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California Colleges Building Own Net

Calif. colleges building own Net - May 24, 1997
A group of universities in California are building their own information highway to exchange data from libraries and laboratories at least 100 times faster than the Internet.
The project, announced yesterday, will form a sort of virtual university in which students can read books from distant libraries and take classes at other campuses. Along with expanding such resources, the new network could help schools save money by avoiding the duplication of resources.
They said the network, which will be up and running next year, will also be more reliable than today's Internet.
"The electronic highway is faced with rush-hour traffic most of the day. We need reliable service delivery," said M. Stuart Lynn, University of California associate vice president and the principal investigator for the project.
The network will be designed to connect campuses at speeds of over 600 million bits per second. At that rate, a 30-volume encyclopedia could be transmitted in less than one second. 
Participating schools include seven campuses of the University of California, along with the California Institute of Technology, the California State University, Stanford University, and the University of Southern California. 
The schools are members of the Consortium for Education Network Initiatives in California, which earlier this week won a $3.8 million grant for the project from the National Science Foundation.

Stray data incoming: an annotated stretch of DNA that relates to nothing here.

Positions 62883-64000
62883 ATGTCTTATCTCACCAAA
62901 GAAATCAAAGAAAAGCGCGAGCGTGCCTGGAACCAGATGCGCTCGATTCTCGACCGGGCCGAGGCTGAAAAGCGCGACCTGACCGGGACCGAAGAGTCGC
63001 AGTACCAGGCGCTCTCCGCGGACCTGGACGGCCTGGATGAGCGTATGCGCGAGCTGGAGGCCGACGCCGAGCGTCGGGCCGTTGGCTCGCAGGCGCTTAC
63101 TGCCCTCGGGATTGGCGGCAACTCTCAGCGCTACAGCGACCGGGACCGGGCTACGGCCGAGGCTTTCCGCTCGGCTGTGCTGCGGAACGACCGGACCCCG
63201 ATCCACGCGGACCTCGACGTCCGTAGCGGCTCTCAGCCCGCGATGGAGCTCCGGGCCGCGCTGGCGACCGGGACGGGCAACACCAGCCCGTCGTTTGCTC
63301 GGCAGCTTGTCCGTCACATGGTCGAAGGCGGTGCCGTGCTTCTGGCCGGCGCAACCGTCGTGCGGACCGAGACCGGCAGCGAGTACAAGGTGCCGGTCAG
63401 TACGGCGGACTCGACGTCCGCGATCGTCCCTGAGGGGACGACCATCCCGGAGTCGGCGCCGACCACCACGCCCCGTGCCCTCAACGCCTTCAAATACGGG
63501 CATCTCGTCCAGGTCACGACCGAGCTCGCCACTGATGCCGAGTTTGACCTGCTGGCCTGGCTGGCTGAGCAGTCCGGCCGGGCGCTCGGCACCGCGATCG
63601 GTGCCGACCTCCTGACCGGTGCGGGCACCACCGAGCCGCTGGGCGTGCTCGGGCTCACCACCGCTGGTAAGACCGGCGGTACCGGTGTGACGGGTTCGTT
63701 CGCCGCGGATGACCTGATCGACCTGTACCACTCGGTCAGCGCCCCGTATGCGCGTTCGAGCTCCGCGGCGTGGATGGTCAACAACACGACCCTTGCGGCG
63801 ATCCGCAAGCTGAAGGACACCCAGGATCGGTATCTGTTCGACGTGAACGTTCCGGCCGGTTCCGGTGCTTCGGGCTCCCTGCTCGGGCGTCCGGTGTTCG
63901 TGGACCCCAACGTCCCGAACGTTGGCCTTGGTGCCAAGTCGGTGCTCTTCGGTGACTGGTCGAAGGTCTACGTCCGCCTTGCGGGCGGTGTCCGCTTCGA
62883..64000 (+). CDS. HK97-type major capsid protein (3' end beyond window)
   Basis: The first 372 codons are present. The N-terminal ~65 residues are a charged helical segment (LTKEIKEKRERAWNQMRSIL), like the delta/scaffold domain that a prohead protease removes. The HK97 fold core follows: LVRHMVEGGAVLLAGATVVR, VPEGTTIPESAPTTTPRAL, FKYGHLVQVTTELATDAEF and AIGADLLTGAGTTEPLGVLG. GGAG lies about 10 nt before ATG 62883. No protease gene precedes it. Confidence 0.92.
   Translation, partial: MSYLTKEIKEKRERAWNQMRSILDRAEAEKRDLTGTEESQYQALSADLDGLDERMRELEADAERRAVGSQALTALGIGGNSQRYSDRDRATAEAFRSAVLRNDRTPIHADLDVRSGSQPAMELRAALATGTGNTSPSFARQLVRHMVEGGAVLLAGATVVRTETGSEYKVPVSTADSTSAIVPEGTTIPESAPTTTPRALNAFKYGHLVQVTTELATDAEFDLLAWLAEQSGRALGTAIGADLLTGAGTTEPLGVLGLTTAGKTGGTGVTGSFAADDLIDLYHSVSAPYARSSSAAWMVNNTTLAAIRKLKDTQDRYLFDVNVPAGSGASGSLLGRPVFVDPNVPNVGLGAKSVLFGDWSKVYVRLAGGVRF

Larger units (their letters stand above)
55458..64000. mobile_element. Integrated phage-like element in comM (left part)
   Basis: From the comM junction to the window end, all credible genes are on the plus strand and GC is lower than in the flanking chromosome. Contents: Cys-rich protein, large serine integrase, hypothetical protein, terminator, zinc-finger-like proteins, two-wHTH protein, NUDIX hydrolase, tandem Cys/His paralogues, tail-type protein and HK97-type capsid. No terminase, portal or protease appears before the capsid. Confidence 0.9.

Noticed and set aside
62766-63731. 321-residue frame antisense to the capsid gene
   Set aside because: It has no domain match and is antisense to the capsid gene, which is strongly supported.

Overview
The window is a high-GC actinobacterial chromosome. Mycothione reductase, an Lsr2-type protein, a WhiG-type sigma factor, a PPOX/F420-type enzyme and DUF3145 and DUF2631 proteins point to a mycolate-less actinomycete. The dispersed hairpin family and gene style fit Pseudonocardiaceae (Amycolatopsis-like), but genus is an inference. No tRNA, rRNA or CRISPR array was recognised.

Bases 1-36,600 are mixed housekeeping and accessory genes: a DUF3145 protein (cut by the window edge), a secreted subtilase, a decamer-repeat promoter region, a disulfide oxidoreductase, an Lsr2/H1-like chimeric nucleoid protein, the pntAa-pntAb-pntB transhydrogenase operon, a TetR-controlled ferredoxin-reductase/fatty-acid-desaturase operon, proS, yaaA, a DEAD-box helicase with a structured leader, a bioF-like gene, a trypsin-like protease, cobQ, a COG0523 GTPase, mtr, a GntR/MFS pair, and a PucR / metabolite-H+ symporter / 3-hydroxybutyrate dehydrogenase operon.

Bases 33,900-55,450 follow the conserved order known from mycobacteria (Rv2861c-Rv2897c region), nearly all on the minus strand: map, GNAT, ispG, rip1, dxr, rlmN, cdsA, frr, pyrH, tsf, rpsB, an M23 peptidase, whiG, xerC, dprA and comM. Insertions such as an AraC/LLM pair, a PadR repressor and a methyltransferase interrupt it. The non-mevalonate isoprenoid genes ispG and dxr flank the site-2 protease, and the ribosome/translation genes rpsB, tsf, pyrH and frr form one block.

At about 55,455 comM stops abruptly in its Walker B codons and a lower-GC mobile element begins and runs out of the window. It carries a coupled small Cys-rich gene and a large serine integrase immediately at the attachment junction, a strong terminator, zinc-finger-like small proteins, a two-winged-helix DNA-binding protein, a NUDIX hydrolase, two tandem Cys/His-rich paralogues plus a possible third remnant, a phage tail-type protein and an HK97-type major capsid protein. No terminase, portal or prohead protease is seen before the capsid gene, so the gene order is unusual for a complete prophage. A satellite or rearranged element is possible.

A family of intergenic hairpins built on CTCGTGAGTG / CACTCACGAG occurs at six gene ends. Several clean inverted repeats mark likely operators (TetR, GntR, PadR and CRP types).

In addition to the statewide effort, major universities in California are also participating in a similar project to link more than 100 research universities across the country, an initiative known as Internet 2. They said they decided to separately link schools within California to ensure the state has the best technology to support its research and educational needs.
The network will also give more students virtual access to state-of-the art research tools, such as a sophisticated electron microscope at the UC's Riverside campus or an advanced telescope in Hawaii that some California schools help manage. Medical researchers will be able to transmit images over the network for diagnosis and teaching purposes. 
"Some of these schools are already sharing research journals, and we expect to do more of that in the future," Lynn said. "The cost of many of these journals is rising exponentially, and there is a strong incentive to make sure we are not duplicating our resources unnecessarily." 
Asked whether this digital information-sharing would do away with the schools' need to maintain their own resources, Lynn replied: "When's the future? Is it 100 years from now, 1,000, or two years?" "I think there will be a lot of water under the bridge before schools do away with their print libraries."

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